Examples Of Personification In Romeo And Juliet Act 1 Scene 1

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Act 1 Scene 1: 1. There are several puns used in the opening of the play. The mood it gives is humours and light but you can see the hatred the Montagues have for the Capulets. 3. Benvolio's first words in the play are "Part, fools! / Put up your swords; you know not what you do."(Shakespear, 1, i, 62) He is trying to separate the servants and stop the fight. Benvolio is telling them to put their swords away and that they do not know what they are doing. This shows that Benvolio is a peacekeeper and is the more right minded, one not wanting them to fight 5. Prince uses the metaphor "With purple fountains issuing from your veins" to describe blood. The effect is him telling them not to fight because they are both noble families. You…show more content…
In this passage, there are two examples of personification. One is when Benvolio says, "Madam, and hour before the worshipp'd sun/ peer'd forth the golden..." What Benvolio is saying is an hour before the sun rose and shined through his window. This is an example of personification because we are adding the human trait of "peering" through the window to the sun. Another example of personification is when Benvolio says "A troubled mind drave me to walk abroad" What Benvolio means by this is his restless mind forced him awake. The reason this saying is personification is because he is saying his mind drove him to do something when actually it…show more content…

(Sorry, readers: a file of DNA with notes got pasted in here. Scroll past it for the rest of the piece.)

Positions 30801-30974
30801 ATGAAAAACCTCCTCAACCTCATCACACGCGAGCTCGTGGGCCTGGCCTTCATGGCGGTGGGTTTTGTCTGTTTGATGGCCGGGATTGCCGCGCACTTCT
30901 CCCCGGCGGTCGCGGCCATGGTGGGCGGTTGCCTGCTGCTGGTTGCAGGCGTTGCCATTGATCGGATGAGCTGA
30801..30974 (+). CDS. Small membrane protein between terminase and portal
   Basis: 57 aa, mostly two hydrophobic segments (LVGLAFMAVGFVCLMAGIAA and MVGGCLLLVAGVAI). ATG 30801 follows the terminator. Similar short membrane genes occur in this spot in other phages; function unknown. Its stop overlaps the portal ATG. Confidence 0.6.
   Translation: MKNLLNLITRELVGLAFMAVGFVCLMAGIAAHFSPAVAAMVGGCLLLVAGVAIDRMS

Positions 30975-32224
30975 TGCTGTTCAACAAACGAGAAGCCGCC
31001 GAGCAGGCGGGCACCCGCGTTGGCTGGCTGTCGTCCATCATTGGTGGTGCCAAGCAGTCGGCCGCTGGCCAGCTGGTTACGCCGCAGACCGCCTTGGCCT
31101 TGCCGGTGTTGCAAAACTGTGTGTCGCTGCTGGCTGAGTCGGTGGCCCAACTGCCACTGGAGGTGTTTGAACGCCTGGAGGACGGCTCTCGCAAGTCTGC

The lines that indicate it is morning are seen when Romeo says "Look, love, what envious streaks/Do lace the severing clouds in yonder east." (Shakespeare, 3, v, 7). Juliet thought it was still nighttime because she heard a bird's song and said it was nightingale; she believes it was a nightingale because she knows every night the nightingale chirps on the pomegranate-tree. 3. Lines that predict Romeo's death is when Juliet says, "O God, I have an ill-divining soul. /Methinks I see thee now, thou art so low/As one dead in the bottom of a tomb." (Shakespear, 3, v, 54) 4. The metaphors Capulet uses to describe Juliet's sobbing are: "Thou counterfeit’st a bark, a sea, a wind, /For still thy eyes, which I may call the sea, /Do ebb and flow with tears. The bark thy body is, /Sailing in this salt flood. The winds thy sighs, /Who, raging with thy tears, and they with them, /Without a sudden calm will overset/Thy tempest-tossed body." (Shakespeare, 3, v, 131) 6. a) Juliet is speaking to the Nurse. b) Her tone is more calm and kind but is fake because at this time she is angry with the Nurse and disappointed in her for not siding with her and comforting her

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